What is a dopamenu and how could it boost motivation?

Kat Nicholls
By Kat Nicholls,
updated on Oct 16, 2023

Man and woman looking at menu in a cafe

We explore how a dopamine menu could help give you the boost you need to get things done

Dopamine. It’s a wonderful thing – a neurotransmitter that helps us feel pleasure, keeps us focused and supports motivation. But what happens if dopamine doesn’t work as it should in our body?

There can be a number of reasons for this happening, including depression and ADHD. According to research, those with ADHD make less dopamine and the dopamine they do make has less of an effect. This can lead to scattered focus as you may feel less interested in tasks thanks to your brain’s reward system being out of kilter.

Whether you have ADHD, depression or simply notice that you’re struggling with motivation and focus, a tool that could help is a dopamenu – or dopamine menu. 

Popularised by Jessica McCabe of How to ADHD and Eric Tivers of ADHD reWired, the dopamenu is a list of activities that can help you get a dose of dopamine when you need it. The theory behind it is that by giving yourself a natural dopamine boost when you feel yourself procrastinating, you’ll feel inspired, re-energised and more ready to take on whatever task needs doing.

Making it a little more fun, this menu can be categorised into sections such as starters, mains, sides, desserts and specials.

How to make a dopamenu

Start by making a big list of all the different activities you could do that make you smile. Remember to think big and small here, what are some quick wins to feel more energised? What are some more time-intensive activities?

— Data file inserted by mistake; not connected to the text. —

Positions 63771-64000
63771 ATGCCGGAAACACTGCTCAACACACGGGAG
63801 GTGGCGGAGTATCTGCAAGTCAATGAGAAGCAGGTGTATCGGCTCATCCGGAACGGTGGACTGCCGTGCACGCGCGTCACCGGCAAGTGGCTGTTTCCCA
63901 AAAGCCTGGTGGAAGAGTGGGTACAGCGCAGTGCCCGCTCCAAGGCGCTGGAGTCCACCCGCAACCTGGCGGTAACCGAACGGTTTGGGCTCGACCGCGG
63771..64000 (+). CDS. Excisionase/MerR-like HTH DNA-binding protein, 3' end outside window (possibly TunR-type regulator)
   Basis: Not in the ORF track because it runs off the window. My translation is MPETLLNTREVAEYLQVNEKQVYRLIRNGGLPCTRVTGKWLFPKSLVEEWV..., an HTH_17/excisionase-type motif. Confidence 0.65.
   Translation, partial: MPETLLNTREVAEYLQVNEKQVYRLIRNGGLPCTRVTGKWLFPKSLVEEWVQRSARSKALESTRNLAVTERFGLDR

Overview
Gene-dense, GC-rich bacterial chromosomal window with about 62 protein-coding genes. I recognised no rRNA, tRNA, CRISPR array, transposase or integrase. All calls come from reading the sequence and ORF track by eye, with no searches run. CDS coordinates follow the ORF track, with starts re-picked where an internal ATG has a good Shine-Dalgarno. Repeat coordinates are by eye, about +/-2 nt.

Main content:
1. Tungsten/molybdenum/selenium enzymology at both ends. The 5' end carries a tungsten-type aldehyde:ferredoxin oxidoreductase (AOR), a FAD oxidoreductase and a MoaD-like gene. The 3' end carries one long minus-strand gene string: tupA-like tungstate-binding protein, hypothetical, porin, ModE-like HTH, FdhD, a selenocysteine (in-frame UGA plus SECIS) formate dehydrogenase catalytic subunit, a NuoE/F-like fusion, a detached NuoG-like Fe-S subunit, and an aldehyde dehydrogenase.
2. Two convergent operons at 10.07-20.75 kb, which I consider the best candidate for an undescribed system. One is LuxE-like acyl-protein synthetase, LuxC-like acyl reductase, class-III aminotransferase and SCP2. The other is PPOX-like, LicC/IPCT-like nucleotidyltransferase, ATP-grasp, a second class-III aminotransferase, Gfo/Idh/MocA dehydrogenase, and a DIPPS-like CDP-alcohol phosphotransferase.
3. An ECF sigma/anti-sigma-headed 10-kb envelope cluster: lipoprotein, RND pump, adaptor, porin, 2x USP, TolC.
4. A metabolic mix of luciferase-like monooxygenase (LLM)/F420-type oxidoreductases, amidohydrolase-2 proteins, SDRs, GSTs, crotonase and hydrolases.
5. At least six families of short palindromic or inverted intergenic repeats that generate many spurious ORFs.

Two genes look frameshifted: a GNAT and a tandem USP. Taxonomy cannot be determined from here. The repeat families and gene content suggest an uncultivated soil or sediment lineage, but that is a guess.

Next, use the following menu structure to categorise your tasks. Here are some ideas.

Starters: Activities in this section will be quick things that offer a burst of happiness. Some ideas are sitting in the sun, having your favourite hot drink, listening to an uplifting song or a quick dance-it-out moment. 

Mains: These activities typically take more time than starter activities, but are things you can manage day-to-day. Examples include going for a walk/exercising, eating your favourite meal, having a bath or spending time with a pet. 

Sides: Side activities are small things you can do to enhance your other activities. For example, a side could be listening to music whilst going for a walk, lighting a candle while reading or chatting to a friend while having a coffee/tea.

Desserts: Who doesn’t love a dessert? These activities can include some favourite go-tos that get the job done but may not totally satisfy you or feel good when you over-indulge. These may include things like scrolling social media, binge-watching trash TV or having a glass or two of wine. 

Specials: This section is for dopamine hits that take a little more time/effort/money to arrange and therefore can’t happen super regularly. Things like dinner out, a weekend away, a spa day or even a holiday. 

The suggestions shared here are just that, suggestions. What will make your dopamenu most effective is having it personalised to you, so be sure to focus on what brings you joy. 

Once you have your list, write it down and keep it somewhere you’ll have access to. A lot of people find it handy to have it on their phone so they can pull it up wherever they are. 

As a bonus tip, see if you can prep your ‘ingredients’. This means making sure as little effort as possible is required to enjoy your activities. Have your tea/coffee-making bits visible in the kitchen, keep your book by the sofa, get the actual ingredients in for your favourite meal – you get the idea. 

At the time of publishing, it’s important to note that the UK is experiencing a shortage of ADHD medication, meaning thousands of people aren’t getting the medical support they need. According to the Department of Health and Social Care, the issue is due to be resolved between October and December, but for the 200,000+ people affected, this offers little comfort. 

If you are looking for help at this time, there are counsellors who specialise in ADHD, providing emotional support and ADHD coaches who can offer accountability and guidance. Use our search tool to find support. 

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